United Co Rusal, the world's largest aluminum maker, will sell a 10.6 percent stake for as much as HK$20.1 billion, a statement filed with the Hong Kong Stock Exchange said last week. The company controlled by billionaire Oleg Deripaska would be the first Russian stock sale in Hong Kong. Paulson & Co, the New York-based hedge fund run by John Paulson, and NR Investments Ltd, the firm of Nathaniel Rothschild, will buy shares, the prospectus showed.

Rusal, Alcoa

The HK$9.10-to-HK$12.50 IPO price range would give Moscow-based Rusal a so-called enterprise value, or the sum of its stock and debt minus cash, of 10.6 times to 13.3 times its 2010 forecast earnings before interest, taxes, depreciation and amortization, said two people familiar with the information. New York-based Alcoa Inc, the biggest US aluminum company, has an enterprise value-to-estimated 2010 Ebidta ratio of 9.25, according to data compiled by Bloomberg.

India may raise 256 billion rupees ($5.5 billion) selling stakes in 10 state-run companies to reduce its holdings to 90 percent, according to London-based Standard Chartered Plc. The offerings may include stock in New Delhi-based MMTC Ltd., the state-owned trading company; Hyderabad-based NMDC Ltd, the nation's largest iron-ore producer, and Neyveli Lignite Corp, a power producer in Chennai.

Poland may raise a record 30 billion zloty ($10.6 billion) from stakes of state-owned companies, estimates by the local unit of Milan-based UniCredit show. The government picked Credit Suisse Group AG of Zurich and New York-based Morgan Stanley to manage the international portion of its IPO of Warsaw-based PZU SA, the nation's biggest insurer, the Treasury Ministry said last week.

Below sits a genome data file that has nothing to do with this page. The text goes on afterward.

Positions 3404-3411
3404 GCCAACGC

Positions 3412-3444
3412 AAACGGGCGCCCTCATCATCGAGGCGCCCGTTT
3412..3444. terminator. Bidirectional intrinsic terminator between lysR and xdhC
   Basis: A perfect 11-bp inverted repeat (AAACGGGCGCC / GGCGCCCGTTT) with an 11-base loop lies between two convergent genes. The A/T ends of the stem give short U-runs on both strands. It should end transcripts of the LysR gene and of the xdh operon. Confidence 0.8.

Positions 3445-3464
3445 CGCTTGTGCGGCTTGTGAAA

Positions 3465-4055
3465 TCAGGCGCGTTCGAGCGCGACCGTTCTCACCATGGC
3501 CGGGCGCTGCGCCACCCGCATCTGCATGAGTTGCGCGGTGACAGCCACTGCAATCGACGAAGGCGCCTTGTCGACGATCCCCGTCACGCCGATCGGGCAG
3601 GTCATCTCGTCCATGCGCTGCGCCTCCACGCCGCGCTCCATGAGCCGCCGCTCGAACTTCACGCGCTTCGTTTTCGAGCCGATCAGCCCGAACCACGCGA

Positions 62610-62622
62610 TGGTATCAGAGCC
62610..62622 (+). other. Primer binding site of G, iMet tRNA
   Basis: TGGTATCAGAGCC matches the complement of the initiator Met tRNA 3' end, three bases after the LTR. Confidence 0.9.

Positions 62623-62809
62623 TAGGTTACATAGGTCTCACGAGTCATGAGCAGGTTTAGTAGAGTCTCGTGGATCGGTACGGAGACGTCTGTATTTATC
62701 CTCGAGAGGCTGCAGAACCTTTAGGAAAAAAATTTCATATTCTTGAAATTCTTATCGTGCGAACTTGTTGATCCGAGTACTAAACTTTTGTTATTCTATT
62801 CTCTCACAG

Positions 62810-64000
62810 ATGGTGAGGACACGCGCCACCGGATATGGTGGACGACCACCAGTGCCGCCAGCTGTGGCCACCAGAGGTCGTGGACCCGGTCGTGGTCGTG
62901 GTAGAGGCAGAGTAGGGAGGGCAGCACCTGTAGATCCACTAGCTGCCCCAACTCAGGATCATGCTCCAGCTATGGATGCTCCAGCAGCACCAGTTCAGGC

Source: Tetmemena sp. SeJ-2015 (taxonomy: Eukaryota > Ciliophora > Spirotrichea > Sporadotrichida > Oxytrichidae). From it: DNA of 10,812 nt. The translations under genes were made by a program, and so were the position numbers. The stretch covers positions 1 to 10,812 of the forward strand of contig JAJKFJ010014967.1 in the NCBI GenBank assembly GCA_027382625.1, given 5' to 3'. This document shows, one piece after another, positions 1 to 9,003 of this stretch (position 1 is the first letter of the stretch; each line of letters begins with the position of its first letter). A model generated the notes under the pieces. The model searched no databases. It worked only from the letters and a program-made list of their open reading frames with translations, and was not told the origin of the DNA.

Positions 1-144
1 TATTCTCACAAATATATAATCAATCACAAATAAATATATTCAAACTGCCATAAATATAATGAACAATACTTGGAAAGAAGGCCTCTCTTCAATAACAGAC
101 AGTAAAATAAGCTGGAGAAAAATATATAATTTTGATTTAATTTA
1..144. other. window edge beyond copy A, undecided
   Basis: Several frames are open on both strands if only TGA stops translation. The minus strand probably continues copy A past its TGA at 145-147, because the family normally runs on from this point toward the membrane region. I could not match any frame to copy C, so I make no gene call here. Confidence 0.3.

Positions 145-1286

Investors are paying the most for profits in developing nations since April 2000, with the 767 companies in the MSCI Emerging Markets Index valued at an average 24.2 times earnings, data compiled by Bloomberg show.

"There are some clouds on the horizon," said Marc Faber, 63, who publishes the "Gloom Boom & Doom" newsletter. "For sure, the supply of equities will go up because the valuations are up," he said in a phone interview from Da Nang, Vietnam.

Emerging-market companies are the best stocks for this year because earnings will increase faster than in industrialized countries, said Jeffrey Palma, the head of global-equity strategy for Zurich-based UBS AG.

China's gross domestic product will expand 9.4 percent in 2010 and Brazil's will rise 4.75 percent, economists' estimates compiled by Bloomberg show. That compares with 2.6 percent in the US, 1.2 percent for the UK and 1.35 percent in Japan.

Profits in the MSCI emerging index may climb to $74.92 per share from $41.83, according to data compiled by Bloomberg, reducing the price-earnings ratio to 13.4.

"Emerging markets are really the only place to be," Palma, based in Stamford, Connecticut, said last week. "The developed markets are really going to lag from a growth and an earnings standpoint."

Source: China Daily